Tag Archives: patriarchy

Defining Governance

Circle of Youth & AdultsAs we look to improve our American institutions, including our schools and even our families, I believe we need to get more comfortable with the word “governance” and analyzing those institutions in terms of their governance models. I submit that the governance model often gets short shrift as we look at our institutions and how they can be reformed or transformed to better address life in the 21st Century.

According to Wikipedia…

Governance is the activity of governing. It relates to decisions that define expectations, grant power, or verify performance. It consists either of a separate process or of a specific part of management or leadership processes… [It] is the kinetic exercise of management power and policy.

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Cadillac & Power-Over Sexuality

For a year or two Cadillac had an ad campaign featuring their sleek new black models being driven by very attractive forty-something people (I recall one ad with a man and another with a woman). The tagline of the commercials was a question, “When you turn your car on does it return the favor?” As I suggested to my kids when they got old enough to watch television, and also applicable here, watch the programs you like but pay particular attention to the commercials. They often say more about our culture and its messages and appeals to us than the programs do.
[youtube]http://www.youtube.com/watch?v=lmgWYG2Br68[/youtube] Continue reading →

The Mists of Avalon

The Mists of AvalonAt my suggestion, our daughter Emma at age 14 read Marian Zimmer Bradley’s epic feminist reframing of the oft-told Arthurian legend and was profoundly affected and inspired by its story, scope, and deeply drawn heroic but flawed characters. It was a much more sophisticated tale than most, because it was not about good and evil (with characters falling obviously into one of those two categories), but rather a story where a number of compelling characters wrestled with doing their duty and following their heart in a highly challenging transitional and high-stakes context. Continue reading →

Challenging Patriarchy

Coop Headshot 1So once you define the contemporary manifestation of this ancient way of being, and maybe understand how it has managed to perpetuate itself through a couple hundred generations of parents to children, how then do we address challenging and working towards ending this (what I would call) perpetuated vestige of an archaic system for organizing society?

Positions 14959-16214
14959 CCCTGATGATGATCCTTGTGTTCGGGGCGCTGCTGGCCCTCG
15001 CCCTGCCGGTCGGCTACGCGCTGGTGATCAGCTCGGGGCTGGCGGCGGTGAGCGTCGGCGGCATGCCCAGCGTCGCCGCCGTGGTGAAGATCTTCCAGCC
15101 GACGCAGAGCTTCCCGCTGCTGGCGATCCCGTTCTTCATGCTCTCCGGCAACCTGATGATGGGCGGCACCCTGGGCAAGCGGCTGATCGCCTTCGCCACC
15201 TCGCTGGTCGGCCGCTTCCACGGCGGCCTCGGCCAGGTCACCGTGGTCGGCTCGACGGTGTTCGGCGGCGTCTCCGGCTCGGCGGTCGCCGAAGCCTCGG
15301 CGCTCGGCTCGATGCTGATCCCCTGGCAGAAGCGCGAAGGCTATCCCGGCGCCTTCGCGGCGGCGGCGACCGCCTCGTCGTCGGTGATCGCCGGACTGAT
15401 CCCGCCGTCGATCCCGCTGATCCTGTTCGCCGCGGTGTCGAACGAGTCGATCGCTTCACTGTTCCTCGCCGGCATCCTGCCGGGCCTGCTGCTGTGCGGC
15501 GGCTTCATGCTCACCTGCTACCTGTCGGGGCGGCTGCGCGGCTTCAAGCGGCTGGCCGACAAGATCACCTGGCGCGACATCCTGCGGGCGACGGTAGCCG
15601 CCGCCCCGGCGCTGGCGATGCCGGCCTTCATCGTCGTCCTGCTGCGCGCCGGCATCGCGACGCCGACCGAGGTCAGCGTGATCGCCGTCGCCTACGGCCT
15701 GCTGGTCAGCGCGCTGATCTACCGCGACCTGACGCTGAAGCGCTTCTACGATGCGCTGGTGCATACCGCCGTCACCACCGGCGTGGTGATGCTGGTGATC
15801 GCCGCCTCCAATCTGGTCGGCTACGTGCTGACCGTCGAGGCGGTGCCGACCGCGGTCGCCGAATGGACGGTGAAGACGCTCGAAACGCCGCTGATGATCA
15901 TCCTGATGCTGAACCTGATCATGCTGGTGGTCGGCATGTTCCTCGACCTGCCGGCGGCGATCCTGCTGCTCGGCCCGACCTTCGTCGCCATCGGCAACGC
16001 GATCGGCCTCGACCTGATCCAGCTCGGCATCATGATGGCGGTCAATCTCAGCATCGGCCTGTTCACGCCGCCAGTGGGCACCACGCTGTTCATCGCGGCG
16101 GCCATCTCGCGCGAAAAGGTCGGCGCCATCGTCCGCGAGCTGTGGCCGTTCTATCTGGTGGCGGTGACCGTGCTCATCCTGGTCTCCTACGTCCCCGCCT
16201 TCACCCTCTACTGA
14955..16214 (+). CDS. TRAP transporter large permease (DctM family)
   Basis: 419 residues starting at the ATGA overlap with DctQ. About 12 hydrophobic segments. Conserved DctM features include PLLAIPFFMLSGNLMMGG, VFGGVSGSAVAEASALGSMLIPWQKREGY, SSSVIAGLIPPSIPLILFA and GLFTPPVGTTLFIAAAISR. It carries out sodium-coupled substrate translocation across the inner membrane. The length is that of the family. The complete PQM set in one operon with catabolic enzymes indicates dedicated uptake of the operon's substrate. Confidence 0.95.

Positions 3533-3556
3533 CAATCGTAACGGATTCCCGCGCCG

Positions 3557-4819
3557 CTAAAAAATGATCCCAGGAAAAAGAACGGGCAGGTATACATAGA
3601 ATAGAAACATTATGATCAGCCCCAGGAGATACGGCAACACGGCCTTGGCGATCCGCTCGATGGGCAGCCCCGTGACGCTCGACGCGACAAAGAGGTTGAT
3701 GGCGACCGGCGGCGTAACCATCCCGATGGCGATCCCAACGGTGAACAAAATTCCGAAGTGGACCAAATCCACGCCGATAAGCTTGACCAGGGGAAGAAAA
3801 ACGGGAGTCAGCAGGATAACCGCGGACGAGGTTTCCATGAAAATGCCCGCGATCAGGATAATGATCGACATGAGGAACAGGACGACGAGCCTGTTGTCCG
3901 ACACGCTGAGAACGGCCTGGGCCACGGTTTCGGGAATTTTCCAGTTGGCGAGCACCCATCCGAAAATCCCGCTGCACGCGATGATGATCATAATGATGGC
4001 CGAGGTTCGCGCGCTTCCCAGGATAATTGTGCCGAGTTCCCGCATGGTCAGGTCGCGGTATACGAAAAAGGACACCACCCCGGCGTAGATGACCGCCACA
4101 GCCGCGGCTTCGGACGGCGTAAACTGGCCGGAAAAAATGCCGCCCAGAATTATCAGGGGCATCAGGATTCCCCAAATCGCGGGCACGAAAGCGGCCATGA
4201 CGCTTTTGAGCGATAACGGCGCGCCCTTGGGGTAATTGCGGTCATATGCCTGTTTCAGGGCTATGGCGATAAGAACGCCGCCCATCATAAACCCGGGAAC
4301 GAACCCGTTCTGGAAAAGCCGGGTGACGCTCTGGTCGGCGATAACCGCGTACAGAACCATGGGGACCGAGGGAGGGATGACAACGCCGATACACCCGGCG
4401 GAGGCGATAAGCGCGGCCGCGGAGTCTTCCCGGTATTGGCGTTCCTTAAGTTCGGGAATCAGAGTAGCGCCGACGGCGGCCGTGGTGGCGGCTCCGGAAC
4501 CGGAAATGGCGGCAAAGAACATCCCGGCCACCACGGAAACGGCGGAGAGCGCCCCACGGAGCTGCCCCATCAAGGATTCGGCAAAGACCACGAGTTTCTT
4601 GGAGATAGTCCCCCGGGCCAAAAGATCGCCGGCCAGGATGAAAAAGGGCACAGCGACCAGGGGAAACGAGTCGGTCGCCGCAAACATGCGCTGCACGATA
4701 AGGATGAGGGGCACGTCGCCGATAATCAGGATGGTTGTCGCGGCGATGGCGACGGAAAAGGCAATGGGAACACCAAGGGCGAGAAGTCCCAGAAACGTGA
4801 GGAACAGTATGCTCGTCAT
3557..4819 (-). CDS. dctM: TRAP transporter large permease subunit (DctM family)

Allan Johnson, in his book The Gender Knot, says the solution starts with acknowledging patriarchy exists as a collective system with its own internal logic, conventional wisdom and “paths of least resistance”, rather than as bad behavior by a bunch of individual men towards women. A systemic problem is not resolved by trying to identify “bad apples” and somehow weed them out or limit their influence. Most men and women participate in this system without consciously intending to oppress or be oppressed, without even being aware perhaps that the system exists. Continue reading →

Perpetuating Patriarchy

Toddler in StrollerSo how does a 5000 year old system of ranking and hierarchy with men inexorably at the top perpetuate itself through hundreds of generations and never get written off as archaic and crumble into the dust of history? Why was I so embarrassed in my late forties when I was deftly tossing a football with several slightly younger men (enjoying a moment of perhaps jocular camaraderie), who then threw it to my teenage son and were aghast when he threw it back to them, as it were, “like a girl”? What ancient warrior ethos had I violated in not properly training my son, an ethos that still somehow held sway somewhere in my subconscious? What gives this system its staying power, and does its longevity speak to its continuing merit? Continue reading →

Defining Patriarchy